To what extent can you trust Big Tech to invest in advertising for your new business? It’s a question you should ask yourself before you pay, especially if your business is in any way related to conservatism.
Heroes of Liberty, a children’s publisher that publishes biographical books on historical and contemporary American figures, such as Thomas Sowell, Amy Coney Barrett, and former President Ronald Reagan, almost got a bad deal by investing a large part of its initial capital in building its “brand on Facebook” after its ad account on the platform was suspended.
“My new children’s book publishing company, Heroes of Liberty, was dealt a real blow going into the New Year, when we were banned by Facebook. We’re a new literary start-up that publishes quality illustrated biographies of great Americans,” said Bethany Mandel, the company’s publisher and board member, wrote on Twitter.
According to Fox Business, Heroes of Liberty invested in Facebook advertising, and the platform itself canceled the publisher’s ad account on December 23, labeling its content as “low quality or disruptive.”
Heroes of Liberty proceeded to appeal Facebook’s decision, but the platform’s ruling was even worse, permanently canceling the publisher’s account in early January. According to Facebook, this was a “final decision.”
“We began investing in Facebook four months before we launched our first book,” Mandel told FOX Business. “We invested most of our marketing budget on the platform, and now our budget (the money we’ve already spent), as well as our assets and data are gone. Marketing-wise we are back in square one, financially it’s even more challenging.”
According to Mandel, Heroes of Liberty’s problems with Facebook began when a minority group of users started posting messages against the publisher for promoting Reagan, Coney Barrett and Sowell as American heroes, “people we called Heroes of Liberty,” the publisher told FOX Business. “They made nasty comments, especially about Reagan, and about us for publishing these books and even shared their desire to burn them.”
Mandel insisted that the children’s publisher is not in the political battleground and is simply in the business of promoting American values. Ultimately, Facebook was not a move against conservatism, but against America’s own history and values, the publisher explained.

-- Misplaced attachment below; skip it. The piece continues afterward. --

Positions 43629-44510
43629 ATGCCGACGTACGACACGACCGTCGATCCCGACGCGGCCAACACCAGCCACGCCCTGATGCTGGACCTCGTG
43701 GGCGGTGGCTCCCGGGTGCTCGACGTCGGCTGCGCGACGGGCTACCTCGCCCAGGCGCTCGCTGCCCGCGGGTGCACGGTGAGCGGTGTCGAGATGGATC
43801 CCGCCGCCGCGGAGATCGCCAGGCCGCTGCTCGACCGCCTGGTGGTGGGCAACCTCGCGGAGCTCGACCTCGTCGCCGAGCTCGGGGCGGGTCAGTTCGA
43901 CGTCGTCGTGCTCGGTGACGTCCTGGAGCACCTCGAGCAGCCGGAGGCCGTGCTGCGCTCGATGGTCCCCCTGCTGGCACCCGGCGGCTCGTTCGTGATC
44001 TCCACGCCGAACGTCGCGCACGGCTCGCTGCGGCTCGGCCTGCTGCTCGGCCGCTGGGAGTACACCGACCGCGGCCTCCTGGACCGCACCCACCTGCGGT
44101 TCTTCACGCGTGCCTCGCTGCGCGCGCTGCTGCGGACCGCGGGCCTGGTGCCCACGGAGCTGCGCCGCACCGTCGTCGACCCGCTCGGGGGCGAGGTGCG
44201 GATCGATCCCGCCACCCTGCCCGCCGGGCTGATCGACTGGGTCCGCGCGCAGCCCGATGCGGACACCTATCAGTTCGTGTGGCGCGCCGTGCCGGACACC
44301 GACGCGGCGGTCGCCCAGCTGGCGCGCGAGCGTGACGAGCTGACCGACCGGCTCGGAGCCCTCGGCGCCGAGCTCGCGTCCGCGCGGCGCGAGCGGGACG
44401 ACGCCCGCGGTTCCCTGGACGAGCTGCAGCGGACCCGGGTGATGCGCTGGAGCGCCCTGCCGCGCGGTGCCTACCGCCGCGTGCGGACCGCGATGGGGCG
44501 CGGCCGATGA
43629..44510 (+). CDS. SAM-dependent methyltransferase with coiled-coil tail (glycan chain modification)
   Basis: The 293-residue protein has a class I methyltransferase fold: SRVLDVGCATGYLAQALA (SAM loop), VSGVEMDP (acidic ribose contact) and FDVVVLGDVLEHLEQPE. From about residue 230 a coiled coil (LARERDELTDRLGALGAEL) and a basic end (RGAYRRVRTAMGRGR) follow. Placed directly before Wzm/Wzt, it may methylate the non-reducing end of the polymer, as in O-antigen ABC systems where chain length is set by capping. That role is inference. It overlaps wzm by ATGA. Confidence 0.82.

Harsh criticism “revived” Heroes of Liberty account
After the permanent block against the children’s publisher was revealed, thousands of users on Twitter began to charge back at Facebook, accusing the platform of going against a small business for simply promoting historically conservative figures.
Sen. Ted Cruz (R-TX) said, “When conservatives start independent publishing outlets and platforms, Big Tech companies like Facebook now work to destroy them. This latest example is particularly galling.”
Criticism against Facebook prompted the platform to revise its ruling from a “final decision” to a “mistake” that should never have happened, as written by Meta spokesman Andy Stone.
However, neither Meta nor Facebook have provided details on how the suspension happened and what they would do to correct the error. In fact, Mandel said on Twitter that the platform “several people and several members of Congress that we’ve been reinstated” but never notified the Heroes of Liberty publisher. “Our account looks restored, for now. We’d like to be reassured it was a mistake and that we can safely invest there.”
Even after the ad account was reinstated, several users continued to harshly criticize Facebook for the “error.”
Novelist Frank J. Fleming, for example, tweeted, “So when they say ‘This is our final decision’ they mean ‘This is our final decision unless you can cause a large enough outcry to force us to review it again.'”
At least for today, a newly born patriotic, pro-American-values, patriotic publisher was able to survive the hostility of Big Tech thanks to the complaints of the users themselves. Heroes of Liberty definitely won this round, taking back its account and making a name for itself in the conservative world.